e9-25238

FR Doc E9-25238[Federal Register: October 26, 2009 (Volume 74, Number 205)]

[Notices]

[Page 54966-54969]

From the Federal Register Online via GPO Access [wais.access.gpo.gov]

[DOCID:fr26oc09-37]

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COMMODITY FUTURES TRADING COMMISSION

Notice of Intent, Pursuant to the Authority in Section 2(h)(7)

of the Commodity Exchange Act and Commission Rule 36.3(c)(3), To

Undertake a Determination Whether the PJM WH Real Time Peak Daily

Contract; PJM WH Real Time Peak Contract; PJM WH Real Time Off-Peak

Contract; PJM WH Day Ahead LMP Peak Daily Contract; and PJM WH Real

Time Off-Peak Daily Contract, Offered for Trading on the

IntercontinentalExchange, Inc., Perform Significant Price Discovery

Functions

AGENCY: Commodity Futures Trading Commission.

ACTION: Notice of action and request for comment.

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SUMMARY: The Commodity Futures Trading Commission (``CFTC'' or

``Commission'') is undertaking a review to determine whether the PJM

\1\ WH \2\ Real Time Peak Daily (``PDP'') contract; PJM WH Real Time

Peak (``PJM'') contract; PJM WH Real Time Off-Peak (``OPJ'') contract;

PJM WH Day Ahead LMP \3\ Peak Daily (``PDA'') contract; and PJM WH Real

Time Off-Peak Daily (``ODP'') contract, offered for trading on the

IntercontinentalExchange, Inc. (``ICE''), an exempt commercial market

(``ECM'') under Sections 2(h)(3)-(5) of the Commodity Exchange Act

(``CEA'' or the ``Act''), perform significant price discovery

functions. Authority for this action is found in Section 2(h)(7) of the

CEA and Commission rule 36.3(c) promulgated thereunder. In connection

with this evaluation, the Commission invites comment from interested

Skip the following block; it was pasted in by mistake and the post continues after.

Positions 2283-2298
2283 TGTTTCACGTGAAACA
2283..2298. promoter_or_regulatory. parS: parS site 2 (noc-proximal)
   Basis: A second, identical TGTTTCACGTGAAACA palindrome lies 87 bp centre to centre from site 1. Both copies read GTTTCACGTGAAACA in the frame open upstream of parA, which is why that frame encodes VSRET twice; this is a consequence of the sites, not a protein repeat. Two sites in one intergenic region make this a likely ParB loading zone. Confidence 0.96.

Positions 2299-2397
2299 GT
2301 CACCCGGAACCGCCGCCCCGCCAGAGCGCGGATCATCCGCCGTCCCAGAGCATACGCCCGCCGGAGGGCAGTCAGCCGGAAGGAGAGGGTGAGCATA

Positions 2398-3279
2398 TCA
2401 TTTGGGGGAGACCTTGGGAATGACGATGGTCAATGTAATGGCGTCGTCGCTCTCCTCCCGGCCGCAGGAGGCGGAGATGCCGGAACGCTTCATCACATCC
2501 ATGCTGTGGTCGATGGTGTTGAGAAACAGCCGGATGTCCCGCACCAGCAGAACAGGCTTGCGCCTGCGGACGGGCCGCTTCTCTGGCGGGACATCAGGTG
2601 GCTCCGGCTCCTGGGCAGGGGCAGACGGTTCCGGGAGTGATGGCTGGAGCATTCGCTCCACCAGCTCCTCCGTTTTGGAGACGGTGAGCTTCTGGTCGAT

parties.

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\1\ The acronym ``PJM'' stands for Pennsylvania New Jersey

Maryland Interconnection, LLC (``PJM Interconnection''), and

signifies the regional electricity transmission organization that

coordinates the generation and distribution of electricity in all or

parts of 13 states and the District of Columbia.

\2\ The acronym WH signifies the PJM's Western Hub.

\3\ The term ``LMP'' stands for ``locational marginal price''

and represents the additional cost associated with producing an

incremental amount of electricity. LMPs account for generation

costs, congestion along the transmission lines, and electricity

loss.

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DATES: Comments must be received on or before November 10, 2009.

ADDRESSES: Comments may be submitted by any of the following methods:

Follow the instructions for submitting comments: Federal

eRulemaking Portal: http://www.regulations.gov.

E-mail: [email protected] Include PJM WH Real Time Peak

Daily (PDP) Contract; PJM WH Real Time Peak (PJM) Contract; PJM WH Real

Time Off-Peak (OPJ) Contract; PJM WH Day Ahead LMP Peak Daily (PDA)

Contract; and/or PJM WH Real Time Off-Peak Daily (ODP) Contract in the

subject line of the message, depending on the subject contract(s) to

which the comments apply.

Fax: (202) 418-5521.

Mail: Send to David A. Stawick, Secretary, Commodity

Futures Trading Commission, Three Lafayette Centre, 1155 21st Street,

NW., Washington, DC 20581.

Courier: Same as mail above.

All comments received will be posted without change to http://

www.CFTC.gov/.

FOR FURTHER INFORMATION CONTACT: Gregory K. Price, Industry Economist,

Division of Market Oversight, Commodity Futures Trading Commission,